A pivotal moment in history for the Chumash and California was Cabrillo’s arrival in 1542, just 50 years after Columbus’ arrival in North America.

Juan Rodriguez Cabrillo was commissioned by the Viceroy of New Spain to lead an expedition up the Pacific Coast to find new trade opportunities and search for the fabled Strait of Anian, or Northwest Passage, that would connect the Pacific and Atlantic Oceans and provide a more direct route to China.

In June of 1542, Cabrillo left the Mexican port of Navidad with three ships, the flagship San Salvador, which he built, plus the smaller La Victoria and San Miguel. In September, the expedition arrived at what is now San Diego, marking the first European landfall in California.

Cabrillo, then visited Catalina and San Clemente Islands, as well as San Pedro and Santa Monica Bays, before arriving at the Northern Channel Islands, anchoring at San Miguel Island in Cuyler Harbor. They spent a week at the islands before continuing north to Point Conception. The expedition sailed as far north as Point Reyes, possibly reaching the Russian River before turning back, missing both times the entrance to San Francisco Bay, which wasn’t sighted by Europeans until Portola’s expedition in 1769.

There are differing accounts of Cabrillo’s journey as the expedition’s official report was lost and all that remains is a summary made later by investigators using the ship’s logs and charts. Cabrillo is said to have broken a limb, which became infected and developed gangrene. In one version Cabrillo fell and broke his arm, and died on San Miguel Island. In another, Cabrillo splintered his shin while going ashore on Catalina Island to save his men during an attack by Tongva Indians and died there.

After his passing in January of 1543, Cabrillo’s second in command, Bartolome Ferrer, led the expedition back to Mexico.

A monument to Cabrillo was erected on San Miguel Island in 1937, and is just below the campground; a short side trail leads to the stone cross which overlooks Cuyler Harbor.

While Cabrillo’s expedition was the first into the area, it wasn’t until Portola’s expedition 227 years later in 1769, that missionaries and settlers began to arrive in California.

Diseases brought by Europeans decimated the Chumash, and the introduction of the mission system, which sought to convert and assimilate them, slowly separated the Chumash from their traditional ways and culture.

During the 1820s, the last remaining Chumash living on the islands were removed.

In 1833, following the Mexican Revolution of 1821, the Mexican government secularized the missions. The Mission’s land holdings in Alta California, which accounted for about a sixth of the land area, were broken up and either sold off or given away by the Governors, often to friends and associates as reward for their service.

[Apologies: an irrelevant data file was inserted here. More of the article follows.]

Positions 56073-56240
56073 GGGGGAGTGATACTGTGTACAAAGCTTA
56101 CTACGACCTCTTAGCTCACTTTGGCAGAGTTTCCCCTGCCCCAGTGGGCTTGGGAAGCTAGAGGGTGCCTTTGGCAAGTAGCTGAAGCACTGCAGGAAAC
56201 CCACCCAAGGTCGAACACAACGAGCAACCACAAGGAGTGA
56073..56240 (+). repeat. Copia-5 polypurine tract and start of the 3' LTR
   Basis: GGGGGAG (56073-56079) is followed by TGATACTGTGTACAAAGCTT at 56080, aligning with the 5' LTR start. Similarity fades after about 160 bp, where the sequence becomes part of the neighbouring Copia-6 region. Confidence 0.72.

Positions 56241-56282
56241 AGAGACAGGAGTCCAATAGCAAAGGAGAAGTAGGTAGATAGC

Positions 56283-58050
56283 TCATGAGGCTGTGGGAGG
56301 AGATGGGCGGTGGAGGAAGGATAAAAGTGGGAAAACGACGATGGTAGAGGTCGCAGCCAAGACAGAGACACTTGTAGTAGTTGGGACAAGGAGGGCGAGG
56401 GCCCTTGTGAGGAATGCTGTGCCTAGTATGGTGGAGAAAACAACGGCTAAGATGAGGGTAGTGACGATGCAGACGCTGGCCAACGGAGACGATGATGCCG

After the Mexican-American War in 1848, the United States agreed to honor these land grants in the new California Territory. Over the years, a number of these ranchos were purchased from the original Mexican families by businessmen and families from the United States, including the ranchos on both Santa Cruz and Santa Rosa Islands.

These ranching operations, along with leases on the other the islands, marked the beginning of the ranching era on the islands, with the islands experiencing and now recovering from the affects of overgrazing.

Today, the Northern islands are part of Channel Islands National Park, which includes, Anacapa, Santa Rosa, San Miguel, Santa Barbara, and the eastern quarter of Santa Cruz Islands. For more information about the park, go to http://www.nps.gov/chis.

The third hike on San Miguel Island is to Harris Point. The hike starts below the turnoff to the Cabrillo Monument, along the trail down to the harbor. Here, a side trail crosses Nidever Canyon and continues along the bluff, offering exceptional views out across Cuyler Harbor and towards Prince Island. The hike then continues out towards Harris Point, threading its way through predominantly lupine, interspersed with giant coreopsis, dudleya, and island poppy. The trail ends at Lester Point, which offers views of Simonton Cove and out towards Harris Point.

Gazing out at the point and listening to the wind and surf, while watching the waves roll in, it’s possible to imagine the features of Santarosae and the accomplishments of the first people to live there. And to imagine the forests and pristine coastline of this now submerged super island, and even marvel at the diversity of nature and its ever-changing landscapes.

This article originally appeared in section A of the February 18th, 2019 edition of Santa Barbara News-Press.

California Sea Lions Northern Elephant Seals Cardwell Point hike San Miguel Island Channel Islands National Park

California sea lions and Northern elephant seals